The UN Special Panel for Serious Crimes in Timor Leste
As part of the international effort to assist Timor-Leste in its transition to independence, the UN Transitional Administration in East Timor (UNTAET) formed a judiciary body to investigate and prosecute human rights abuses that occurred during the violence of 1999. An experiment in international justice, the Serious Crimes Unit (SCU) was a hybrid international-national tribunal comprised of two three-judge panels, each formed by two international judges and one Timorese judge. To many, the tribunal’s performance was a disappointment. Out of a total of 303 arrest warrants that were issued, over 75 percent of those indicted remain at large. The SCU convicted 84 individuals, but the majority were low-level defendants who had participated in local pro-Indonesia militias. Only a handful of low-ranking members of the Indonesian Armed Forces were convicted, while the military and political leadership responsible for crimes against humanity were left with impunity.
The outstanding warrant for General Wiranto—the commander of Indonesian troops in Timor-Leste in 1999, who was indicted for crimes against humanity — is illustrative of the SCU’s shortcomings. The Timorese attorney general refused to cooperate with the SCU in arresting Wiranto, and the fledgling Timorese government declined to authorize Interpol to issue an international arrest warrant.
For its part, the Indonesian government has systematically refused to cooperate with the tribunal, and to this day it refuses to extradite wanted war criminals. Instead, Indonesia set up the Ad Hoc Human Rights Court ostensibly to try those responsible for the 1999 killings; it acquitted all 18 of the Indonesian Armed Forces officers, including General Wiranto, suspected of orchestrating the violence. 
Frustration with the hybrid tribunal was summed up in a 2006 report by David Cohen, director of the U.C. Berkeley War Crimes Studies Center:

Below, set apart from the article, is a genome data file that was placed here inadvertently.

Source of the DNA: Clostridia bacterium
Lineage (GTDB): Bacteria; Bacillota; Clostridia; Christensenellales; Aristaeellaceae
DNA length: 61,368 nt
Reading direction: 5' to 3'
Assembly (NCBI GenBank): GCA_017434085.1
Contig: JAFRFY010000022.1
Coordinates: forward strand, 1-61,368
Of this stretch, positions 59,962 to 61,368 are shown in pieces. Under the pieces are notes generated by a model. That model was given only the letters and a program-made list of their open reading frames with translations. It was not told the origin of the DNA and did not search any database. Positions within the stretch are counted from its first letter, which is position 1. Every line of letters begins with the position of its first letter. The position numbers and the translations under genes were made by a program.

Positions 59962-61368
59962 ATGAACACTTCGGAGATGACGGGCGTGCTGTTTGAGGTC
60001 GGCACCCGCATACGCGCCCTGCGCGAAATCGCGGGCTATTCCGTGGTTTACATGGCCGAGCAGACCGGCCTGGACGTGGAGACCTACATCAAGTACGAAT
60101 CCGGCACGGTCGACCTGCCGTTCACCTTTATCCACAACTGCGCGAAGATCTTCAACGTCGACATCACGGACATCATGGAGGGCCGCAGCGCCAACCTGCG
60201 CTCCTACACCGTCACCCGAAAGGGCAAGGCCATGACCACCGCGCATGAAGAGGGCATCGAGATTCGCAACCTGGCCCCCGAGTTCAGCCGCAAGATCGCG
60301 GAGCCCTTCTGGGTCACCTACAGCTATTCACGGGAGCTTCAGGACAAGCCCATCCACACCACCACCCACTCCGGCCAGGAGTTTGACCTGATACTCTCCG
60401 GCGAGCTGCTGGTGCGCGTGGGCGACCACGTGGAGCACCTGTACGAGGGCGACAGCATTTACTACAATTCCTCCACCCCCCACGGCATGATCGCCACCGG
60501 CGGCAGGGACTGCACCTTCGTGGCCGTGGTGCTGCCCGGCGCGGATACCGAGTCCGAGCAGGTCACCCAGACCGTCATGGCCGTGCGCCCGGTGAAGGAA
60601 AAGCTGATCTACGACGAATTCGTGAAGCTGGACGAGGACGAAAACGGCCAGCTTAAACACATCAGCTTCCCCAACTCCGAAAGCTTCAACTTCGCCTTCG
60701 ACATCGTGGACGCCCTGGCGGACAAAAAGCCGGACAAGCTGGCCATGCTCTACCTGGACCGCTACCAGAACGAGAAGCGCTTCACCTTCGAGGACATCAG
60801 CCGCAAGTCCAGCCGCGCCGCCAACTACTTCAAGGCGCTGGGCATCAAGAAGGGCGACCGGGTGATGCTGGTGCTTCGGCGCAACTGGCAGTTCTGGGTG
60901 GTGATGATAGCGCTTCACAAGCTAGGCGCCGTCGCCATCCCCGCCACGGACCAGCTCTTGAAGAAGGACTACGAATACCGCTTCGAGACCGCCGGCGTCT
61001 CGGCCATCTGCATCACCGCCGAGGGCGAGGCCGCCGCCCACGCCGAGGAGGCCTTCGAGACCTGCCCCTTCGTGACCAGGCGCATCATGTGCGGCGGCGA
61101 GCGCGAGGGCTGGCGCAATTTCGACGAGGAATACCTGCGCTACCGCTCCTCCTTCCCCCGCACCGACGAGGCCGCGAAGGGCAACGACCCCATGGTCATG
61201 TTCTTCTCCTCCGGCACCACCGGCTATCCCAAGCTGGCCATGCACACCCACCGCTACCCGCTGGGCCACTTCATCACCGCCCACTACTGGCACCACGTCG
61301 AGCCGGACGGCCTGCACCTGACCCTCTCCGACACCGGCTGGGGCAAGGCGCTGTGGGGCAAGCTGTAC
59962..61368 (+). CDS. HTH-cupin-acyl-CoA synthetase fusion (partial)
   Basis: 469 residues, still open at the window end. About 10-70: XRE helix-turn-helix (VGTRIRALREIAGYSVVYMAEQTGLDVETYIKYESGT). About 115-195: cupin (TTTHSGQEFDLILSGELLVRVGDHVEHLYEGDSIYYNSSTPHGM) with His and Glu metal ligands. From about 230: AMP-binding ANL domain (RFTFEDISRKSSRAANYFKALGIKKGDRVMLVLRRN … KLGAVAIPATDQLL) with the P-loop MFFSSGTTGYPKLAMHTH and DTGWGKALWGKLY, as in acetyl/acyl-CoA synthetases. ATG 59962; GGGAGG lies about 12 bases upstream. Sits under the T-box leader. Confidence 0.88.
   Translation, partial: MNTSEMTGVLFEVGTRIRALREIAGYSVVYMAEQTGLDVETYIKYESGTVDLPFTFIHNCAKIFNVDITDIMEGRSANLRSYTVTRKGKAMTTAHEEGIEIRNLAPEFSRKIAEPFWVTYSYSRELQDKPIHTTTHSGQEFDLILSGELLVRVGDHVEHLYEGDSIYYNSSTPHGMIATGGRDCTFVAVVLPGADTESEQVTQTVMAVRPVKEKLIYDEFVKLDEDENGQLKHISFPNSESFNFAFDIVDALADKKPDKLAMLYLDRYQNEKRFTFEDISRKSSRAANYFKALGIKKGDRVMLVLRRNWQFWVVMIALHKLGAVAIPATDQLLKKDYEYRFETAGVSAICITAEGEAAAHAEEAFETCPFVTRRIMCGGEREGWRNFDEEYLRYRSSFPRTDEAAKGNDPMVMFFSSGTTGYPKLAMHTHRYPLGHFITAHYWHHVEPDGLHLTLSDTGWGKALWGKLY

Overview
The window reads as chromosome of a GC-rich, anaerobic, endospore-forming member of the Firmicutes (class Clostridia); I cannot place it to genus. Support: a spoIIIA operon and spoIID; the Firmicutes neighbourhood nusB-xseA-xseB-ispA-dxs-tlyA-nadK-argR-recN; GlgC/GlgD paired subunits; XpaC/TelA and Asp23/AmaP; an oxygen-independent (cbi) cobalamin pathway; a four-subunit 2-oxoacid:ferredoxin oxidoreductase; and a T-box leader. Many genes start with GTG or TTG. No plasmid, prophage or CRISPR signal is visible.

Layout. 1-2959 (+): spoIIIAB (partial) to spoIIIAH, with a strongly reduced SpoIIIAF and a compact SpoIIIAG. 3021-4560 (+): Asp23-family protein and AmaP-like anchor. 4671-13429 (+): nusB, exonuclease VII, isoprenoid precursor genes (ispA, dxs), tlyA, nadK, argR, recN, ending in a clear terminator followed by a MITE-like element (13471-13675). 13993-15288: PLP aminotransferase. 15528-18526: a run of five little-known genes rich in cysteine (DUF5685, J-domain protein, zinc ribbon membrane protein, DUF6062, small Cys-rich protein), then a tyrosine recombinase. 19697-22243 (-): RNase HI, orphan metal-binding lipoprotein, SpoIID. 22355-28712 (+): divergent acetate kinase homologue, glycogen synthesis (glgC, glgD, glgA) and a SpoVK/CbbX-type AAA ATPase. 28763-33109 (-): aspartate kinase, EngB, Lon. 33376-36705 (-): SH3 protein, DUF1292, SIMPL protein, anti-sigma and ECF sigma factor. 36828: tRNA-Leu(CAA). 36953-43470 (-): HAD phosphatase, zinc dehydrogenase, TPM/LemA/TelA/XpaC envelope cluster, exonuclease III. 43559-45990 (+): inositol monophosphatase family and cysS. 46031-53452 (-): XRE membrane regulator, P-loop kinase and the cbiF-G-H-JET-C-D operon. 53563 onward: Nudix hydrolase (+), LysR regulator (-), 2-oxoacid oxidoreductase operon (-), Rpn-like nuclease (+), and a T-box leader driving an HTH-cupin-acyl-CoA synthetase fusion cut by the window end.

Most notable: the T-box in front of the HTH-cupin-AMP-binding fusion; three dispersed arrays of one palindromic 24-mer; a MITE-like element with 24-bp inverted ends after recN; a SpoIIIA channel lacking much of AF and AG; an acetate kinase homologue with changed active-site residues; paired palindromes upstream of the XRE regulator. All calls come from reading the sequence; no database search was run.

The East Timor tribunal represents a virtual textbook case of how not to create, manage, and administer a “hybrid” justice process. It was handicapped from the beginning by a debilitating lack of resources, an unclear mandate, inadequate recruitment, [and] ineffective management…Trial practices and jurisprudence were too often deeply flawed, in important respects did not meet international standards, and, in a significant number of cases, undermined the rights of the accused to a fair trial. 
Despite the failure of the special crimes trials, two truth commission reports managed to document human rights violations during the 1999 referendum and throughout the long occupation: Chega! Final Report of the Commission for Reception, Truth and Reconciliation in East Timor, which studied the 25-year Indonesian occupation; and Per Memoriam Ad Spem: Final Report of the Commission of Truth and Friendship Indonesia-Timor Leste. Released in 2008, the latter report found that Indonesia had directed the militia violence following the 1999 referendum. However, critics note that the report failed to name the perpetrators and did not advocate prosecution. Given the findings of the two reports, the breakdown of the hybrid tribunal experiment, and Indonesia’s refusal to hold war criminals personally accountable for their crimes, many Timorese and international supporters still call for an international tribunal to investigate and prosecute the human rights crimes committed during the occupation and transitional period.
 “Chega! The Report of the Commission for Reception, Truth and Reconciliation in Timor-Leste (CAVR)”, 2005, available at http://www.etan.org/news/2006/cavr.htm [accessed 7 August 2009]
Embassy Jakarta Telegram 1579 to Secretary State, 6 December 1975 [Text of Ford-Kissinger-Suharto Discussion] [accessed 7 August 2009]
Source: Gerald R. Ford Library, Kissinger-Scowcroft Temporary Parallel File, Box A3, Country File, Far East-Indonesia, State Department Telegrams 4/1/75-9/22/76 In: (William Burr and Michael L. Evans (eds.),”East Timor Revisited”, National Security Archive, December 6, 2001)
 Amnesty International, “Indonesia: Power and Impunity: Human Rights
under the New Order,” 1 September 1994, ASA 21/017/1994, available at:
http://www.unhcr.org/refworld/docid/3ae6a9b9c.html [accessed 7 August
 Posters courtesy of Commission for Reception, Truth and Reconciliation in Timor-Leste (CAVR) Poster Exhibition, available at: http://www.cavr-timorleste.org/Posters/poster01.htm [accessed 7 August
 “Hybrid Tribunals: Searching for Justice in East Timor”, Suzanne Katzenstein, Harvard Human Rights Journal, Vol. 16, Spring 2003. Available at: http://www.law.harvard.edu/students/orgs/hrj/iss16/katzenstein.shtml [accessed 7 August
 ‘Justice on the Cheap‘ Revisited: The Failure of the Serious Crimes Trials in East Timor, David Cohen, East-West Center, No. 80, May 2006. Available at: http://tinyurl.com/yfh4gap [accessed 7 August 2009]
 Human Rights First, “Joint NGO Statement on the Handover of the Report of the Commission of Truth and Friendship”, July 15, 2008, available at: http://www.humanrightsfirst.info/pdf/080715-HRD-joint-NGO-stat-handover-comm-truth-friendship-ret.pdf [accessed 7 August
See also International Center for Transitional Justice, “Too Much Friendship, Too Little Truth: Monitoring Report”, Megan Hirst, January 2008, available at: http://www.ictj.org/images/content/9/7/972.pdf [accessed 7 August